These steps mean that many of members of LiveJournal’s fandom base will be excluded and our numbers won’t be 100% accurate. In the case of honoring your privacy though, this is something where we’re more than happy to not have the most accurate numbers ever.

If you have any questions not answered by this post or the LiveJournal bot user page, please feel free to ask them on our blog entry about the bot or by e-mailing support[@]fanhistory[.]com. We’ll be more than happy to answer them.

Announcement: Fan Fiction Stat Bot

September 13th, 2008

I’m in a really happy, excited mood! Fan History has accomplished one of our goals: To have data regarding fandom size and growth. We view this as an important step forward in telling the history of fandom, understanding fandom and being able to explain what the hell is going on by having some hard data to back it up.

How are we doing this and what exactly are we doing? The how is Fan Fiction Stat Bot. Fan Fiction Stat Bot has a list of fandoms, of spelling variants of those fandoms, and of urls for fandom directories on a handful of fan fiction archives. The bot accesses those directory pages, looks for the fandom name (or variant), finds how many stories are on the archive in that category, stores that information, does a simple math computation to determine how many stories were added or removed from the fandom and then puts that information into a table. Once every fandom is done, it calculates how which fandoms had the most stories added to them. It then adds this information the the appropriate articles. What we get is a daily list of fandoms that have the most stories added to them and a record of activity in different fandoms.

Did I mention I’m happy and excited? I am! The bot has only been running two days but we’ve got some data worth speculating about. I’ve seen some discussions regarding how big the Twilight fandom is and questions of if it will be bigger than the Harry Potter fandom. Our list of fandom movers and shakers has Harry Potter but there as the fandom with the second most additions for September 13. It was third for September 12. Twilight was third on September 13 and second on September 12. There isn’t enough data to draw a conclusion yet but we can see that the two fandoms are both comparable in amount of activity in the fan fiction community at the moment. Harry Potter does seem to have an edge in terms of amount of activity because the fandom has people uploading stories to multiple archives. Twilight lacks similar activity, with all the activity taking place on just FanFiction.Net. We really need more time and more data to draw a better conclusion, to get a better idea of what is happening, to better be able to compare these two fandoms… but we have a tool to help us to be able to do it. And that strikes me as awesome.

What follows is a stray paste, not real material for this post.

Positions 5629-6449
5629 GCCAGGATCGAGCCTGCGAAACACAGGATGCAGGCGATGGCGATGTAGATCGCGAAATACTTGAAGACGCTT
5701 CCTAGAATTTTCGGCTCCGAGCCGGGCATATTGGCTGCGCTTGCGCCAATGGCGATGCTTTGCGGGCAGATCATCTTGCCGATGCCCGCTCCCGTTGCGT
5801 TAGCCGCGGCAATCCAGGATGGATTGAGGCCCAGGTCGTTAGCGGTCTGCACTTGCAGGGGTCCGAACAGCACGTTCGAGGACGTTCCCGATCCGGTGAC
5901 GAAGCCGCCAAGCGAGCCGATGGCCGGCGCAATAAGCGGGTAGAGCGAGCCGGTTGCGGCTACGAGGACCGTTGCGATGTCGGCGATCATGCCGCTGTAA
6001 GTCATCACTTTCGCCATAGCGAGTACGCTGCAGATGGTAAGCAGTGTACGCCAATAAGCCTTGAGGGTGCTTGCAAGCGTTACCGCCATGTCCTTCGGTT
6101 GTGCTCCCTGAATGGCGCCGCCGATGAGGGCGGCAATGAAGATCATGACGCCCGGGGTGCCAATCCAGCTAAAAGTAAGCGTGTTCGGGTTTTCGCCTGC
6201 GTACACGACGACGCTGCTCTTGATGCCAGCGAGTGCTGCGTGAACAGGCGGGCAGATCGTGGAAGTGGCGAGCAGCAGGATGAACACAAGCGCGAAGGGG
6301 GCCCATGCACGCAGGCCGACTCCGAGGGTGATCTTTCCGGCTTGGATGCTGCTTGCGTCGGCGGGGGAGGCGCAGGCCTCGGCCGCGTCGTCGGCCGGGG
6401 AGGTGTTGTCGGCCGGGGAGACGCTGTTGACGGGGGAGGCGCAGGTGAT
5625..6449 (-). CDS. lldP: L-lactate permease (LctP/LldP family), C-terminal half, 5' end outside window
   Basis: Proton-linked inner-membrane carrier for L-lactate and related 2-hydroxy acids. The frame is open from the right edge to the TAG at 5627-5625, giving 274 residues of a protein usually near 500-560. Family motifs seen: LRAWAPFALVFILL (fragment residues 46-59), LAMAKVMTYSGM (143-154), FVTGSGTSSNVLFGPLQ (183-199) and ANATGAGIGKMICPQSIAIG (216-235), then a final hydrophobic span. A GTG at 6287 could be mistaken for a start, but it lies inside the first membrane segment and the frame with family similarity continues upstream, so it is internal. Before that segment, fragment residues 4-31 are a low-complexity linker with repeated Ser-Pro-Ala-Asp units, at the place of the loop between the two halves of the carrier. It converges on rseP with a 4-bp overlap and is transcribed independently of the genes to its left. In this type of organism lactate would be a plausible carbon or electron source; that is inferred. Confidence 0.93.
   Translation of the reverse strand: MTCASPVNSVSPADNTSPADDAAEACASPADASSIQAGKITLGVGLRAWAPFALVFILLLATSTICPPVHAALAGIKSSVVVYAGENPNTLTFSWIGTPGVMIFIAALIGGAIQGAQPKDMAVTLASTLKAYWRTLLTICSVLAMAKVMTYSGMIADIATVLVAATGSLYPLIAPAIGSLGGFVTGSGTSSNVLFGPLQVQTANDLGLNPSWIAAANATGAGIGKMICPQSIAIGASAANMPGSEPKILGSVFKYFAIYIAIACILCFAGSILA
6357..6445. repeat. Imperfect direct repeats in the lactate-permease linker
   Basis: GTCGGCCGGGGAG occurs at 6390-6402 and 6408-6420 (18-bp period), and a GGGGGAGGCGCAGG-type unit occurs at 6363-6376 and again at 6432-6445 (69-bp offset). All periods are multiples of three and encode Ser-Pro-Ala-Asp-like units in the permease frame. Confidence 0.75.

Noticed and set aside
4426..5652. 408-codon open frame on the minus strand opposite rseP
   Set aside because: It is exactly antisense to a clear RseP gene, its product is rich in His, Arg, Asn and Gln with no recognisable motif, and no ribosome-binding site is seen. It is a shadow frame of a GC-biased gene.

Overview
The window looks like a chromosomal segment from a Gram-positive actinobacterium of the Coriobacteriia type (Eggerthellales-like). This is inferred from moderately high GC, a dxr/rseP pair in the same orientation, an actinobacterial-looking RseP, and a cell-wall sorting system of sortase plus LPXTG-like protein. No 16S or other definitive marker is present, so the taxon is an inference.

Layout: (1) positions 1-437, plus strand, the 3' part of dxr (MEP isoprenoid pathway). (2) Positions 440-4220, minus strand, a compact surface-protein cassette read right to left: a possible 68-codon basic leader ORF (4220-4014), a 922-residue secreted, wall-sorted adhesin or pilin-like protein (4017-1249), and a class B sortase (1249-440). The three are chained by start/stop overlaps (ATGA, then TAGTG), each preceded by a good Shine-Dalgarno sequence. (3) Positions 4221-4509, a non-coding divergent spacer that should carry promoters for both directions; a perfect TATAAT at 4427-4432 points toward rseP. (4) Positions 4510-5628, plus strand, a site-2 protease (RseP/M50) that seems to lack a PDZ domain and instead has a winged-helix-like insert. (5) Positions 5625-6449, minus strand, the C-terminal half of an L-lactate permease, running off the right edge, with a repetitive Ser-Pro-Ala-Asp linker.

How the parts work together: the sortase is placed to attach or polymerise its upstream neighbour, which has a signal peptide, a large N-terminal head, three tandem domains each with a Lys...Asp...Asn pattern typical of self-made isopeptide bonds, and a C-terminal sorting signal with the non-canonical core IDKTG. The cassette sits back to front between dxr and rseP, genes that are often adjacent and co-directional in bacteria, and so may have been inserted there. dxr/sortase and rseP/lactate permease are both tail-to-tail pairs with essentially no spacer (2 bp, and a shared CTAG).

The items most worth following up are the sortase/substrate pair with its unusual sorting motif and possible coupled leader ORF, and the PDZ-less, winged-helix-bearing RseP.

Twilight fandom

June 25th, 2008

Twilight fandom is mad insane. Relatively new fandom that is quickly becoming the most popular fandom on FanFiction.Net. Only eight fandoms on FanFiction.Net have more people who have written in them: Harry Potter, Naruto, Inuyasha, Lord of the Rings, Yu-Gi-Oh, Kingdom Hearts, Gundam Wing, and Dragon Ball Z. Since December 27, 2007, the fandom has added 14,506 stories. The first story wasn’t added until November 28, 2005, seven years after FanFiction.Net was created. The size and growth of the fandom just boggles. Since mid-May, over 250 new authors have joined FanFiction.Net to publish Twilight fan fiction.  That’s roughly one in eight out of every new active author on the site publishing Twilight fan fiction.

And it isn’t just FanFiction.Net that is experiencing massive growth for this fandom. FanLib is too. There were 33 stories on FanLib as of the same date. Now, the category has 637 stories. FanPop has also experienced growth in that same period. It went from 265 fans to 1,662 fans.  

That’s some seriously mad growth. If I was a marketer looking for a large group of passionate fans in fandom, that would be the group I’d be going after as it has the potential to look like Harry Potter with its explosive growth. Momentum should stay with the fandom at least until a good six months after the movie comes out.

Finding the right counter tool for your fansite

May 19th, 2008

Fan History traffic ranges between May 12 and May 18, 2008 I spend an inordinate amount of time examining Fan History’s traffic patterns. Outside of marketing Fan History, it is the task to which I devote probably my most of my time. What various trackers do is interesting I love awstats because it saves so much information, produces the best list of referrers that you can easily filter and it saves everything. I love StatCounter because the recent came from list is much better than a similar similar feature offered by my host. The list of ISPs for recent visitors is also fantastic. Google Analytics is the tool you have to have in order to be taken seriously. Quantcast gives pretty charts, updated rankings and demographic information. ActiveMeter I’ve used less. (Their free version only allows for the past 100 visitors, as opposed to StatCounter‘s past 500 visitors.) Still, it provides good data to help supplement other counters.

I’d almost recommend anyone running a fansite use all four, minus ActiveMeter. They offer a good cross picture of what is really going on traffic wise with your site. I wouldn’t use more than four because it can increase load time. (Fan History uses six. Plus ads. It can really slow down the site at times.)

I just can never get past the fact that these stat tools, while providing valuable information, rarely agree. When you’re talking a thousand unique visitor spread on a site getting between 1,000 and 2,500 unique visitors a day, there is some problem going on. It means you can’t really compare the effectiveness of an advertising campaign against counters but rather with the comparisons inside that counter. Ug.